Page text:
82A U.S. Government only
83A U.S. Government only
84 Public Correspondence (Marine Operator)
85 Public Correspondence (Marine Operator)
86 Public Correspondence (Marine Operator)
87 Public Correspondence (Marine Operator)
88 Public Correspondence in selected areas only.
88A Commercial, Intership only.* VTS: Vessel Traffic Service is a marine traffic monitoring system established by harbor or port authorities,
similar to air traffic control for aircraft. Typical VTS systems use radar, closed-circuit television (CCTV), VHF
radiotelephony and automatic identification system (AIS) to keep track of vessel movements and provide navigational
safety in a limited geographical area.
How do I make myself understood on the radio ?Occasionally, because of conditions or distance it is difficult to be understood on the radio (or the phone). When that happens you must be able to revert to a common combination of letters and numbers that can be pronounced and understood by anyone, regardless of their native language. These universal "code words" are called the NATO Phonic Alphabet or International Radiotelephony Spelling Alphabet which was developed by 31 nations as the standard for voice communications.You will recognize them instantly.... Alpha, Bravo, Charlie, Delta, Echo.... see below.
NATO Phonic Alphabet
US Army standard
ICAO and ITU Roman standard
Alfa (ICAO, ITU, IMO, FAA) Alpha (ATIS) ALfah AL FAH ALFAH or AL-FAH Bravo BRAH voh BRAH VOH (1955: BRAH VOH) BRAHVOH or BRAH-VO Charlie CHAR lee CHAR LEE or SHAR LEE CHARLEE or CHAR-LEE or SHAR-LEE Delta DELtah DELL TAH DELLTAH or DELL-TAH Echo EKK oh ECK OH ECKOH or ECK-OH Foxtrot FOKS trot FOKS TROT FOKSTROT or FOKS-TROT Golf Golf GOLF GOLF Hotel HO tell HOH TELL HOHTELL or HOH-TELL India IN dee ah INDEE AH INDEE AH or IN-DEE-AH Juliett (ICAO, ITU, IMO, FAA) Juliet (ATIS) JEW lee ett JEW LEE ETT JEWLEE ETT or JEW-LEE-ETT Kilo KEY loh KEY LOH KEYLOH or KEY-LOH Lima LEE mah LEE MAH LEEMAH or LEE-MAH Mike Mike MIKE MIKE November NOH vem ber NO VEM BER NOVEMBER or NO-VEM-BER Oscar OSScar OSS CAH OSSCAH or OSS-CAH Papa PAH pah PAH PAH PAHPAH or PAH-PAH Quebec keh BECK KEH BECK KEHBECK or KEH-BECK Romeo ROW me oh ROW ME OH ROWME OH or ROW-ME-OH Sierra see AIR ah SEE AIR RAH SEEAIRAH or SEE-AIR-AH Tango TANG go TANG GO TANGGO or TANG-GO Uniform YOU nee form YOU NEE FORM or OO NEE FORM YOUNEE FORM or YOU-NEE-FORM or OO-NEE-FORM Victor VIK ter VIK TAH VIKTAH or VIK-TAH Whiskey WISS key WISS KEY WISSKEY or WISS-KEY X-ray or Xray EKS ray ECKS RAY ECKSRAY [sic] or ECKS-RAY Yankee YANG kee YANG KEY YANGKEY [sic] or YANG-KEY Zulu ZOO loo ZOO LOO ZOOLOO or ZOO-LOO
Code word Pronunciation Zero (FAA) Nadazero (ITU, IMO) ZE-RO (ICAO), ZE RO or ZEE-RO (FAA) NAH-DAH-ZAY-ROH (ITU, IMO) One (FAA) Unaone (ITU, IMO) WUN (ICAO, FAA) OO-NAH-WUN (ITU, IMO) Two (FAA) Bissotwo (ITU, IMO) TOO (ICAO, FAA) BEES-SOH-TOO (ITU, IMO) Three (FAA) Terrathree (ITU, IMO) TREE (ICAO, FAA) TAY-RAH-TREE (ITU, IMO) Four (FAA) Kartefour (ITU, IMO) FOW-ER (ICAO), FOW ER (FAA) KAR-TAY-FOWER (ITU, IMO) Five (FAA) Pantafive (ITU, IMO) FIFE(ICAO, FAA) PAN-TAH-FIVE (ITU, IMO) Six (FAA) Soxisix (ITU, IMO) SIX (ICAO, FAA) SOK-SEE-SIX (ITU, IMO) Seven (FAA) Setteseven (ITU, IMO) SEV-EN (ICAO), SEV EN (FAA) SAY-TAY-SEVEN (ITU, IMO) Eight (FAA) Oktoeight (ITU, IMO) AIT (ICAO, FAA) OK-TOH-AIT (ITU, IMO) Niner (FAA) Nine or niner (ICAO) Novenine (ITU, IMO) NIN-ER (ICAO), NIN ER (FAA) NO-VAY-NINER (ITU, IMO) Hundred (ICAO) HUN-dred (ICAO) Thousand (ICAO) TOU-SAND (ICAO)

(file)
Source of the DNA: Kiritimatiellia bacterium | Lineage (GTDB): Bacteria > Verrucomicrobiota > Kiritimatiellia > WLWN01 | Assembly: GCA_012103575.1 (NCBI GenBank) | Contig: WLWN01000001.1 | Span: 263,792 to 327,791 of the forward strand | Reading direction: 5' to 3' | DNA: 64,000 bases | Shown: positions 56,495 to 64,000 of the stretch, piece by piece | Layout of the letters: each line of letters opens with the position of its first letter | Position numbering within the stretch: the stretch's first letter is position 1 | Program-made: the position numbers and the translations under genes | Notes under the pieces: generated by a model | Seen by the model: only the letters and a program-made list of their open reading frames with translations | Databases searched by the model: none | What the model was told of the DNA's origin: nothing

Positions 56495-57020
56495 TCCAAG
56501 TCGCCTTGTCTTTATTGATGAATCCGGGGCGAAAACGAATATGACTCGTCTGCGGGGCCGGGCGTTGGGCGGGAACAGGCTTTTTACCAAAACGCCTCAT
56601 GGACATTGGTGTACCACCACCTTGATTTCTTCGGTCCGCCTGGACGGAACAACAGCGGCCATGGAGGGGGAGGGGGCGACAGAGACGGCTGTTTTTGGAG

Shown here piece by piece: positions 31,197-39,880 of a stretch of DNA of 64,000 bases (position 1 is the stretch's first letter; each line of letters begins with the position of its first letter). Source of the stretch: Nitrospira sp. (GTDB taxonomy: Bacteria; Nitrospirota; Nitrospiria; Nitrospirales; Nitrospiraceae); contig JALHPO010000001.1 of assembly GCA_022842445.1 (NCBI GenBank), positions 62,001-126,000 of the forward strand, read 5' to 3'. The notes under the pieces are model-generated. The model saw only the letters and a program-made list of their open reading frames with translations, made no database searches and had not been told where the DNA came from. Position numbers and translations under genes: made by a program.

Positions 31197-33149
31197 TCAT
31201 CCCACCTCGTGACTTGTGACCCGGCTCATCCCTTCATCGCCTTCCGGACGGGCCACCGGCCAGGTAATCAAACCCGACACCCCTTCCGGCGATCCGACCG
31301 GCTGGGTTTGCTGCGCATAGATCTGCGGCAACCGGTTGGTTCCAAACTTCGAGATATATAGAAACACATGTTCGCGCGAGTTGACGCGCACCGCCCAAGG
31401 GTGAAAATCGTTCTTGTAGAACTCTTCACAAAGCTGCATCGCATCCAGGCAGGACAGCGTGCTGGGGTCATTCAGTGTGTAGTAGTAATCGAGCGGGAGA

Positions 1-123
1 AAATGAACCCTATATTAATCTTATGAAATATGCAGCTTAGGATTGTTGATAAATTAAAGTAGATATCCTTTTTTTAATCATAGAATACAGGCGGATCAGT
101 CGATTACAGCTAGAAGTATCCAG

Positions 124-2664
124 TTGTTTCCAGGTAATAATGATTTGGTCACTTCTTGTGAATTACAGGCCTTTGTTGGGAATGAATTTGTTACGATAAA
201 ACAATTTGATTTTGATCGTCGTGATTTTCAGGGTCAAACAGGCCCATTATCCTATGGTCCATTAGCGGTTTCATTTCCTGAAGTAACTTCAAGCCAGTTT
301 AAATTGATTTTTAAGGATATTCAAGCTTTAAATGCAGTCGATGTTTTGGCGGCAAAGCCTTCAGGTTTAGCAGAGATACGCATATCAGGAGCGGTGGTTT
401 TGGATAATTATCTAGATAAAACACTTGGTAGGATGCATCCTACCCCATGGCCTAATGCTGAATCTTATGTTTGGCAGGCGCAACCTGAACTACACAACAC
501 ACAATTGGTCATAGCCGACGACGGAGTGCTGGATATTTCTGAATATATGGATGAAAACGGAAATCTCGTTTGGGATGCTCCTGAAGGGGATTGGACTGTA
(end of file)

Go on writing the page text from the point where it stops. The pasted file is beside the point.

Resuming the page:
. (decimal point)
Point (FAA) Decimal (ITU, ICAO) DAY-SEE-MAL (ITU) (ICAO)
. (full stop)
Marine Safety Tip: Sending a VHF Distress Call
You may only have a very short time to send a distress call on the VHF radio. Here is the step by step procedure:
- Turn on and tune your VHF radio to channel 16.
- Say "MAYDAY, MAYDAY, MAYDAY"
- "This is (name of boat )" Repeat boat name three times.
- Describe your boat, such as, size, rig type, color and tell the number of persons aboard.
- Indicate the nature of distress (sinking, fire, etc.)
- Give position by latitude and longitude or by bearing and distance to a well-known landmark or navigational aid, or in any terms that will assist a responding station in locating the vessel in distress. Include any information, such as, vessel course, speed, and destination.
- Indicate the kind of assistance desired.
- End with "over."
If you do not receive any answer, repeat your call every 2 minutes.Note: If you are NOT in a life-threatening situation but still are in real need of assistance, use the same procedure as above, EXCEPT that in step 2, you replace the word MAYDAY by the the words "Pan Pan" (pronounce PAHNN PAHNN). A Tip: Push the button on the microphone to talk, release to listen! . Capt. Rick Delfosse firstname.lastname@example.org Rick is a Coast Guard captain, the editor of Harbor Talk Weekly, a National Safe Boating Council close-quarters boat-handling and open water boat handling instructor, Connecticut and New York certified safe boating instructor and a US Sailing-certified instructor. He also conducts on-the-water courses and classroom seminars on coastal cruising and boating skills. The owner of a 43-foot pilothouse cutter and an Aquasport powerboat, he has extensive cruising and one-design, coastal and offshore racing experience.